Backs against the wall once more, and the streak survives in fairly epic fashion this week. While there was no report of a state or provincial first record last week, this week sees two of them, pending record committee approval.
Beyond those new birds for the states of Oklahoma and Utah shorebird season continues apace into August, and Old World stints continue to be discovered a various places with most reports, as expected, coming from the Pacific coast. The shorebird show from Alaska to southern California is exciting, indeed.
Headlining the week's rarities is undoubtedly Oklahoma first South Polar Skua (ABA Code 3) seen near Oklahoma City just yesterday. This is not only the first for the state, but only the fourth or fifth for the interior of the continent (depending on the veracity of an odd record from Nevada). In any case, the unexpectedness of the bird is matched by the bird's charisma, as it has reportedly been driving Cattle Egrets into the water where it drowns and consumes them. This is a bird who knows how to make an entrance.
Another first record from the interior of the continent comes from Utah, where a Bar-tailed Godwit was seen at Willard Bay in Box Elder. This is the first record which is fully documented, apparently, as at least two prior reports of this species for Utah did not pass muster.
A possible Sharp-tailed Sandpiper (3) was reported in St. Louis, Missouri. The bird has not been confirmed, but a Tricolored Heron at the site was well-photographed.
Notable Asian strays in western Alaska this week include a Long-toed Stint (3) and a Common Snipe (3) on St. Paul Island.
Repositioning ships off of British Columbia continue to provide a platform for excellent records, most recently a Great Shearwater, the province's 3rd, and a "Scripp's"-type Murrelet. A Red-necked Stint (3) was also found at Boundary Bay near Vancouver.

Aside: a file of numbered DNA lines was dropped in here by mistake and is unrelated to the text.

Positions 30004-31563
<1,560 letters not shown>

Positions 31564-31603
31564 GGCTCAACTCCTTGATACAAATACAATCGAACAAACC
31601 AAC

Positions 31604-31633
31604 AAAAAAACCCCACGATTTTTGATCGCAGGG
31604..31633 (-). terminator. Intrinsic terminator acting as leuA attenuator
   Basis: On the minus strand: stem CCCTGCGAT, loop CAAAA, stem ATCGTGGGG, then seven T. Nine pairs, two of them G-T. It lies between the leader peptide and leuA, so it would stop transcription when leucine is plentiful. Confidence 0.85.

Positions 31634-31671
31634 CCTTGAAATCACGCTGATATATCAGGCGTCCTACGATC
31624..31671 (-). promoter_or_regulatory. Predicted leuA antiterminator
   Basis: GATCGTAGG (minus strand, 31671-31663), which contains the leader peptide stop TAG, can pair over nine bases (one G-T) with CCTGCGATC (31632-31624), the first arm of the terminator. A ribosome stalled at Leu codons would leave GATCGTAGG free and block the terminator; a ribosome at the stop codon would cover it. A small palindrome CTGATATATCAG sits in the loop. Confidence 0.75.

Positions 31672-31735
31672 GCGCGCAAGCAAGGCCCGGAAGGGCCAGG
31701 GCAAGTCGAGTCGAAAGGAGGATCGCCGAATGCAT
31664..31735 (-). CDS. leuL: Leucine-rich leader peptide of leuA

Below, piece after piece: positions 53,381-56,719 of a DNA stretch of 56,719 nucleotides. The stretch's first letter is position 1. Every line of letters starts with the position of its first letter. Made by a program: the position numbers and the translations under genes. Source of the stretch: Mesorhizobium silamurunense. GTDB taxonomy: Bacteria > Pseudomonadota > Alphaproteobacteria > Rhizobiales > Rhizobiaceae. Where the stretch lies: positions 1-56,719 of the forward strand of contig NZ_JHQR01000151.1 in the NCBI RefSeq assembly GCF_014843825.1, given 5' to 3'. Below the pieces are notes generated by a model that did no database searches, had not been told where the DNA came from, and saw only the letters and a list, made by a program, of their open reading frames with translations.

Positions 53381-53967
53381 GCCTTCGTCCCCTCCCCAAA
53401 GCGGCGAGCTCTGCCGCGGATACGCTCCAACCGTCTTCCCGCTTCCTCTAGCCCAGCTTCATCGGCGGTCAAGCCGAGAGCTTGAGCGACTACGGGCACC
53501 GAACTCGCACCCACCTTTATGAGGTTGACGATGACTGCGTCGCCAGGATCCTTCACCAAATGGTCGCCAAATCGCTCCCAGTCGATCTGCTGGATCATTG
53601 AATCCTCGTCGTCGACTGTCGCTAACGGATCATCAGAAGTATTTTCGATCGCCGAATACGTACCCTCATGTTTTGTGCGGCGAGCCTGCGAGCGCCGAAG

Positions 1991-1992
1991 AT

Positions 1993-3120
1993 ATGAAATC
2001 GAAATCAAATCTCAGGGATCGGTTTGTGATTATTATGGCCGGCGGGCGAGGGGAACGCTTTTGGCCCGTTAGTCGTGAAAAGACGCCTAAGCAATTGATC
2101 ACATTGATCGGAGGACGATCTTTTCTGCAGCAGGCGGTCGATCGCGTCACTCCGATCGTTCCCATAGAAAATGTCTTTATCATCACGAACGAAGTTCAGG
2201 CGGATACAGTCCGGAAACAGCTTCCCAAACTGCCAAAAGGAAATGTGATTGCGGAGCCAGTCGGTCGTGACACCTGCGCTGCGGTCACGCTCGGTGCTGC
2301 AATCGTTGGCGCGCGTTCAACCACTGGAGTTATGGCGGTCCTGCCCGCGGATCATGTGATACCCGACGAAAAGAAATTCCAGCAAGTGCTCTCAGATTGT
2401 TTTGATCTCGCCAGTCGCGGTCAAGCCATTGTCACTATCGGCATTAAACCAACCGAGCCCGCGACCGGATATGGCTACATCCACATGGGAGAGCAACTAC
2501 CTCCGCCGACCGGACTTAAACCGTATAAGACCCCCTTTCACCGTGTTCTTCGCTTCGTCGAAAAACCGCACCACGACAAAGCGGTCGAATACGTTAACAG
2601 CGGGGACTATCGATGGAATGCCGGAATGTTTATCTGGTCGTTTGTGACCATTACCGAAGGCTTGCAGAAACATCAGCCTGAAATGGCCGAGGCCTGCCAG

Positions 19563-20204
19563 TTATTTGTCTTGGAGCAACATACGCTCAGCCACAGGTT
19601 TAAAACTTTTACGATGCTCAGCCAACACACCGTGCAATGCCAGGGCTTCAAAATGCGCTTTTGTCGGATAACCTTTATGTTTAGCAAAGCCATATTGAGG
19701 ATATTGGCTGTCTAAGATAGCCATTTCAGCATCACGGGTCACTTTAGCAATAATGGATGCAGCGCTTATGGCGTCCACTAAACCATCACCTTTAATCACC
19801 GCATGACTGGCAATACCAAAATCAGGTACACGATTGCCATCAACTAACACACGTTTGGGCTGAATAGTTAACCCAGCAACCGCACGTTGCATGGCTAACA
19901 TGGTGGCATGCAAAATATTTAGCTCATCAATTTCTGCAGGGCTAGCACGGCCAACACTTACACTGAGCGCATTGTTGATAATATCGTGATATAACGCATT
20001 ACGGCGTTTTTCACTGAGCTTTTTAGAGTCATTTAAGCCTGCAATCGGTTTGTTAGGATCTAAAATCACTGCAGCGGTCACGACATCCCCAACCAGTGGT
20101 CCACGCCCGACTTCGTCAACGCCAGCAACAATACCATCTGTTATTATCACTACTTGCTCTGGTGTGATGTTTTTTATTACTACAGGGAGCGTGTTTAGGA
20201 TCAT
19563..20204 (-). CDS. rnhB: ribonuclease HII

California's second Lesser Sand-Plover (3) in as many weeks was discovered in Santa Cruz, a Rufous-necked Stint (3) was seen in San Bernadino and a pelagic trip out of Monterey Bay had an encounter with a Hawaiian Petrel (4).
4 Brant seen near the town of Fallon are good birds for Nevada.
A Short-tailed Hawk was observed at a hawkwatch in Hidalgo, Texas, and Tamaulipas Crows, few and far between in the ABA Area for the last several years, were reported this week from the Brownsville Dump in Cameron.
In Quebec, a Roseate Tern was seen at Îles-de-la-Madeleine.
A Brown Booby (3) was seen just offshore from White Head Island, New Brunswick.
Maine's third record of Mew Gull was seen near Thomaston. No word on whether the subspecies was the slightly more expected "Common" Gull of the Old World, or Maine's first record of the western "Small-billed" population.
In New Jersey, a Scissor-tailed Flycatcher was seen in Burlington.
And in Virginia, a Bar-tailed Godwit has been seen by several birders over the last few days at Chincoteague NWR in Accomack.
Omissions and errors are not intended, but if you find any please message blog AT aba.org and I'll try to fix them as soon as possible. This post is meant to be an account of the most recently reported birds. Continuing birds not mentioned are likely included in previous editions listed here. Place names written in italics refer to counties/parishes.
Readers should note that none of these reports has yet been vetted by a records committee. All birders are urged to submit documentation of rare sightings to the appropriate state or provincial committees. For full analysis of these and other bird observations, subscribe to North American Birds <aba.org/nab>, the richly illustrated journal of ornithological record published by the ABA.